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Is there a sector-precise partition manager that can resize an NTFS partition? Accepting Windows software and Live CDs.

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The default cluster size of NTFS is 4KB - setting a size on sector-precision therefore would require to have an NTFS file-system with custom cluster size of 512 bytes (don't know if this is possible - I only know larger block sizes). –  Robert Dec 13 '11 at 13:18
    
Physical sectors on new hard drives are 4KB, and erase blocks on SSDs are larger. Partitions should be aligned to those sizes. Windows' default 1MB partition alignment is a good compromise since it's a multiple of any sector or block size that a storage device is likely to use, but still rather small compared to the capacity of a modern storage device. –  Wyzard Dec 13 '11 at 13:44
    
@Wyzard: Thankfully I am using an old drive (physical 512 sectors). –  kinokijuf Dec 14 '11 at 21:01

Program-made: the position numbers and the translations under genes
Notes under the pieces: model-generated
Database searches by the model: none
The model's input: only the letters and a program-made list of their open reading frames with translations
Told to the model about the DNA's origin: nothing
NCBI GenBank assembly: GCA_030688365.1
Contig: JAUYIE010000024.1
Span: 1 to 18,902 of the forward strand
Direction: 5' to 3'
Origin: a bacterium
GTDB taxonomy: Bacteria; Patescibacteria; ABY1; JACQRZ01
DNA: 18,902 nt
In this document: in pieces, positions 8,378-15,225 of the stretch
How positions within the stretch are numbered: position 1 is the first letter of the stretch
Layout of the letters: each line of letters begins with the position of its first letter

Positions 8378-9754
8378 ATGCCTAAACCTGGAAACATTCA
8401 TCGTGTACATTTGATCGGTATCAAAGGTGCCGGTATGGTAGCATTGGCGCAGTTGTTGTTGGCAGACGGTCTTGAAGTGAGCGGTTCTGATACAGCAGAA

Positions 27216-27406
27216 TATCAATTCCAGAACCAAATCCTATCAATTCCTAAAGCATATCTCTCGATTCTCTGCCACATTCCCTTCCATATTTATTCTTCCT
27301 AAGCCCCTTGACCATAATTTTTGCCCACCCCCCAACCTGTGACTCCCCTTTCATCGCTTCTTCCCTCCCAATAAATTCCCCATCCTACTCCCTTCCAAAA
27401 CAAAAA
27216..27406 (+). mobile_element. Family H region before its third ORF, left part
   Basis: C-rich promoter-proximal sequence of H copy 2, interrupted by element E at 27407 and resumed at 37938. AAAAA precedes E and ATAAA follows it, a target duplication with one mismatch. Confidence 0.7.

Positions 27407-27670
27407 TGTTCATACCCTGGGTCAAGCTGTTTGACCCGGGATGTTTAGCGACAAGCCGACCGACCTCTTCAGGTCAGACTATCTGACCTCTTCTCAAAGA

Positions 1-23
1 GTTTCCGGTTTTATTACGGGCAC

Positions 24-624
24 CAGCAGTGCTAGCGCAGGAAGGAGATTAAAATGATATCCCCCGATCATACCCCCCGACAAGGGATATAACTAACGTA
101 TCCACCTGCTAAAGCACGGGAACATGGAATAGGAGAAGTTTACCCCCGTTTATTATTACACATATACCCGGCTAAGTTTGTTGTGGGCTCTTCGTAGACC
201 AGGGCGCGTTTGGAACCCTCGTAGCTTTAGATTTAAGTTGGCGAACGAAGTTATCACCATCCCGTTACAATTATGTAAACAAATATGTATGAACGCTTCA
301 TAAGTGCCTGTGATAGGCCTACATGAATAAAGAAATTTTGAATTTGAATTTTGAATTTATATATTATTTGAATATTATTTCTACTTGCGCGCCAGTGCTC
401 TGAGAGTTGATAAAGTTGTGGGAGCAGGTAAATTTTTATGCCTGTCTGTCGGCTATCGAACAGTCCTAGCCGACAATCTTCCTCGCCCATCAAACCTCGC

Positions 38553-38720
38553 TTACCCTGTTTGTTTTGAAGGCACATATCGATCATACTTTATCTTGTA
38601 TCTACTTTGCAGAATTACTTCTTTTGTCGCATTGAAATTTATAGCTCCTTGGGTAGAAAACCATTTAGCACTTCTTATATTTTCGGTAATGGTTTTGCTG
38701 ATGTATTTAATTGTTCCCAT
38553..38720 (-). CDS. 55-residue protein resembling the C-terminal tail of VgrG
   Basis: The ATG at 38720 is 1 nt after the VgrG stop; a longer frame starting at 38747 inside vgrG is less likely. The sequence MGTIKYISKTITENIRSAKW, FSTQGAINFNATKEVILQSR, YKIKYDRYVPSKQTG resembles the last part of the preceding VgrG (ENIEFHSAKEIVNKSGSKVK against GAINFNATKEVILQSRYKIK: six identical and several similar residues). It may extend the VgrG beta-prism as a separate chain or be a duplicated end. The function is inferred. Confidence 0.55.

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Not so sure about "sectors," but ntfsresize from ntfs-3g lets you resize NTFS filesystems to kibibyte precision, which usually corresponds to two "sectors". Most *NIX partition tools, including fdisk, parted and cfdisk lets you resize the partition to increments of 512 bytes, corresponding to one "sector."

All, or a subset, of the above are available on most Linux live disks, I myself prefer the Gentoo live disks, available here.

Check the corresponding man pages for instructions to the individual programs.

PS: Apparently the native windows partitioning software (diskpart) only allows MiB precision.

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